The Government of the Republic of Serbia has recently proposed amendments to the tax laws, including amendments to the Law on Personal Income Tax (‘PIT Law’), Law on Mandatory Social Contributions (‘SSC Law’) and the Law on Corporate Income Tax (‘CIT Law’).
While trying to bounce back from the COVID-19 pandemic, the world is running headlong into an energy crisis, and North Macedonia will meet the same fate. The country is facing serious electricity shortages due to the rising growth of prices on the energy exchanges in Europe. This, in turn, disables the companies that trade in electricity to comply with the agreements signed with companies and institutions to whom they supply electricity on the free market. The disbalance in the demand and supply is then covered from the reserves of the transmission system operator (“TSO”) MEPSO, who is drawing electricity from the European network, thus accruing massive debt. Meanwhile, North Macedonia is trying to increase the domestic production of electricity, by activating the third block of REK Bitola, the country’s biggest producer of electricity and coal.
Up until fairly recently, the lease of business buildings and business premises (offices, warehouses, pertaining parking spaces, etc.) in Slovenia was governed by the Business Buildings and Business Premises Act (“Act”). Since the Act was adopted back in 1974, it was not shaped for the modern business environment in which it is both in the interest of the lessee and the lessor to be able to act quickly and have at least a certain degree of flexibility when it comes to adopting business decisions. The obligatory 12-month notice period for termination of lease agreements, concluded for an indefinite period, and the obligation to terminate the lease agreement through court proceedings, for example, all but served those interests.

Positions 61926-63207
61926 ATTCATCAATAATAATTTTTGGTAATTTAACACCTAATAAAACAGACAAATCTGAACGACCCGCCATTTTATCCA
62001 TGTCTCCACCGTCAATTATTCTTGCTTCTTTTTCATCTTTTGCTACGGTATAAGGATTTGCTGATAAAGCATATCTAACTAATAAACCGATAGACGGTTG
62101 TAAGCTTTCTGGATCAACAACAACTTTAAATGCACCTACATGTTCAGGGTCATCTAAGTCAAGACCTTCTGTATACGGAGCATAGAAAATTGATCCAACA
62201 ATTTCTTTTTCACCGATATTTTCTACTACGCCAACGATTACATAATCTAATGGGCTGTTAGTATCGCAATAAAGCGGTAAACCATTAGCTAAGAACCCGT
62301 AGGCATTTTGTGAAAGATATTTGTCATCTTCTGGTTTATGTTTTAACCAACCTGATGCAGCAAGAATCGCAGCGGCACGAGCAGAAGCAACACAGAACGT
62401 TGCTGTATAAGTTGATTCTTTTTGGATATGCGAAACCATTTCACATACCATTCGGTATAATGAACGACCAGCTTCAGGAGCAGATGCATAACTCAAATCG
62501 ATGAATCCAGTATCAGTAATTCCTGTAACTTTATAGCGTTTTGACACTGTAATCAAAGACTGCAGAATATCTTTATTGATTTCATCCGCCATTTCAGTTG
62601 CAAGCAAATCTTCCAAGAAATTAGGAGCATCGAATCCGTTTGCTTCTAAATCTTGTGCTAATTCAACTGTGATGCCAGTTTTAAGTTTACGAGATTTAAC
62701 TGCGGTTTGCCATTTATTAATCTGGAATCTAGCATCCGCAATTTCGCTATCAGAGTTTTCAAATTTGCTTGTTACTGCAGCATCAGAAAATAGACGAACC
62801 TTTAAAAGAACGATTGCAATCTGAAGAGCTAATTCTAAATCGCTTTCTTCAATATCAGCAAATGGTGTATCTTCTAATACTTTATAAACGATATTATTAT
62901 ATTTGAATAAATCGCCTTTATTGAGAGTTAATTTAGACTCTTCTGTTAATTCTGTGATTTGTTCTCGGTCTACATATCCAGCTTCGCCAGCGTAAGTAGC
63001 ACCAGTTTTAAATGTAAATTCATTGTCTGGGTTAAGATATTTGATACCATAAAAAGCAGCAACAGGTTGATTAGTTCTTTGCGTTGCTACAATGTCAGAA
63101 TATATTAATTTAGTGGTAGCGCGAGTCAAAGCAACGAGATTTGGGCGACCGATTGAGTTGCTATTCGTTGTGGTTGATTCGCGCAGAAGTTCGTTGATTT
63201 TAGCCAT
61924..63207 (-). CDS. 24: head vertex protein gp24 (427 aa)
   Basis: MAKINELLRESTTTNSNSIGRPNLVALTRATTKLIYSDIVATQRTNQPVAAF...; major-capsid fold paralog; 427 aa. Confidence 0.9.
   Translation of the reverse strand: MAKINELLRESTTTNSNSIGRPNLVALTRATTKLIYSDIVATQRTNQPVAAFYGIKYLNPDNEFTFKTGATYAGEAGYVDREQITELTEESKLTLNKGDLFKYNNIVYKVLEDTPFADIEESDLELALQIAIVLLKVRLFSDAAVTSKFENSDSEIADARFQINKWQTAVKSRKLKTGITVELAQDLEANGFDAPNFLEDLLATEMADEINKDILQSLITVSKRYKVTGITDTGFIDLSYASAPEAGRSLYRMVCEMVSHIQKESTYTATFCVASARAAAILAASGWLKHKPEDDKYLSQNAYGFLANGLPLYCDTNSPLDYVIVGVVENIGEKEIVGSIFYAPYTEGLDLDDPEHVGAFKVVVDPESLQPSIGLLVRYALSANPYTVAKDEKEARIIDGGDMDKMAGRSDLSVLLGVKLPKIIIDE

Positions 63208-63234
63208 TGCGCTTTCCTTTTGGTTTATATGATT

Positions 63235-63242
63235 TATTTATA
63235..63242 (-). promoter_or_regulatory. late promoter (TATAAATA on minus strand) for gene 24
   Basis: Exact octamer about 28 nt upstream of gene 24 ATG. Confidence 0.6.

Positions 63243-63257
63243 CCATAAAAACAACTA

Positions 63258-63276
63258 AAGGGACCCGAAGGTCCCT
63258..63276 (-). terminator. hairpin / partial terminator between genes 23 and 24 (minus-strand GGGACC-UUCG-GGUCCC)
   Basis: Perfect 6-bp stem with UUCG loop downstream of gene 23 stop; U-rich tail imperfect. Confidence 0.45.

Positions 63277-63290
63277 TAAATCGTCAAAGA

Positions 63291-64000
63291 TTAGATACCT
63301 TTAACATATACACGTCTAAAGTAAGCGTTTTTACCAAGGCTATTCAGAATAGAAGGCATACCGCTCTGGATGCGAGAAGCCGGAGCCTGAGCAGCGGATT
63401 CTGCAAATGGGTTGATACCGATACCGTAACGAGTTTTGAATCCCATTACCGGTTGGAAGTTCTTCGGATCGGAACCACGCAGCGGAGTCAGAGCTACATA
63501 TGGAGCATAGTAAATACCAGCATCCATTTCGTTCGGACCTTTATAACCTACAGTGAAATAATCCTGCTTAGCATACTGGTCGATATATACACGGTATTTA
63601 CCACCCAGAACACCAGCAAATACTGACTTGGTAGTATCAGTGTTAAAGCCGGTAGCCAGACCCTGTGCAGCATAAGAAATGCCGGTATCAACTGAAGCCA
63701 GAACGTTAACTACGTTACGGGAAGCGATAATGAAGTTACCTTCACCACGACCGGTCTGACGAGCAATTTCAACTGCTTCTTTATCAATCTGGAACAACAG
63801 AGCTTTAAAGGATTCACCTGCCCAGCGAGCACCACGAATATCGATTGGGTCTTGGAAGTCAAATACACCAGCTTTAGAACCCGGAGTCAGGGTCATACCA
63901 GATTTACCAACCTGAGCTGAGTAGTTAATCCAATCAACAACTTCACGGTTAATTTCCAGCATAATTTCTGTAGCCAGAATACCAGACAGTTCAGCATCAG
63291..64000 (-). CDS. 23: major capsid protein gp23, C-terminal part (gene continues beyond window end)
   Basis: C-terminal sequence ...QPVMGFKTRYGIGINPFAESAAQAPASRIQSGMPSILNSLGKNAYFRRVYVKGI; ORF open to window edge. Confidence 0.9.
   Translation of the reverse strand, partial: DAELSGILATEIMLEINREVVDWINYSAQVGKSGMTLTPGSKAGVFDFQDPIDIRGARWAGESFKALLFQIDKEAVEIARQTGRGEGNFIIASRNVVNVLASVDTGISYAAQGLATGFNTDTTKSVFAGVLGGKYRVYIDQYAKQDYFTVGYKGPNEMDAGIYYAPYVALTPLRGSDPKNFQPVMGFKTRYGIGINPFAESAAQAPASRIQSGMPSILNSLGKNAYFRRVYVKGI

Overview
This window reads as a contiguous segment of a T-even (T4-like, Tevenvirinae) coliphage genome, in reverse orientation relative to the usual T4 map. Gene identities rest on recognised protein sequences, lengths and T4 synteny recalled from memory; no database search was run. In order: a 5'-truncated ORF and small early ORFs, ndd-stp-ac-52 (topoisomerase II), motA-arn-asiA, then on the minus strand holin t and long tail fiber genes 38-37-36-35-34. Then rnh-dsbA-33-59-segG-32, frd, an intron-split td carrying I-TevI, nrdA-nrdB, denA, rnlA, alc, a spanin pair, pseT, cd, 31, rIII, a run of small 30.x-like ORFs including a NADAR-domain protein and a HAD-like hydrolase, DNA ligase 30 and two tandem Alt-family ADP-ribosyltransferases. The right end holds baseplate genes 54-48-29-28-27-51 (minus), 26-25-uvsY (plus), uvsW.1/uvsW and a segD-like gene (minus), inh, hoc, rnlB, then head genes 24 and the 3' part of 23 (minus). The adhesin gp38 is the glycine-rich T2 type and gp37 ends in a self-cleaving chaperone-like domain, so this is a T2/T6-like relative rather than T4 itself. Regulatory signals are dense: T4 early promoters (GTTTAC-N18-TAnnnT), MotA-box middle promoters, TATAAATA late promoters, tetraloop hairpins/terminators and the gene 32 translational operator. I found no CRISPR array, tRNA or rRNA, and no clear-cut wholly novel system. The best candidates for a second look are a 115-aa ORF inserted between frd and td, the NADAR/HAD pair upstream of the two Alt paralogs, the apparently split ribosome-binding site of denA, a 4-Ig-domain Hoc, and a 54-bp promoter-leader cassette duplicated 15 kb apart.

Based on changes of the Decree on bodies within ministries, the competence to perform administrative tasks in the field of environmental protection and professional and administrative tasks in the field of nature conservation, except for administrative and professional tasks related to responsibility for prevention or remediation of environmental damage, have been transferred from the Environmental Agency of the Republic of Slovenia to the Ministry of the Environment and Spatial Planning.
Karanovic & Partners, alongside Dentons and Weksler Bregman, has advised Big Shopping Centers on raising approximately EUR 55 million through issuing secured bonds on the Tel Aviv Stock Exchange by refinancing the Big Fashion Kragujevac, Big Krusevac, and Big Fashion Outlet Indjija shopping centers in Serbia.
The Parliament of Federation of BiH adopted the amendments of the Company Law of Federation of BiH and the amendments have been published and entered into force on 23 September 2021. The amendments of the Law are aimed at achieving the goal set in the Reform Agenda of Federation of BiH related to simplification of the procedure for registration of business entities and setting up a one-stop-shop company registration system.
Data controllers and data processors had until 24 August 2021 to align with the new Law on Personal Data Protection in North Macedonia (“Law”), which introduced the GDPR in the local legislation at the beginning of 2020. Non-compliance with the new obligations for personal data protection can lead to severe penalties, such as fines of up to 2% and up to 4% of the total annual turnover from the previous financial year, per misdemeanor.
Following the record-long period, since May 25, 2018, during which Slovenia failed to adopt a relevant GDPR-implementing act, the Slovenian Government has sent a new draft of the Slovenian Data Protection Act for public discussion. If the parliamentary process runs uninterruptedly, the adoption of the new Act can be expected by the fall of this year.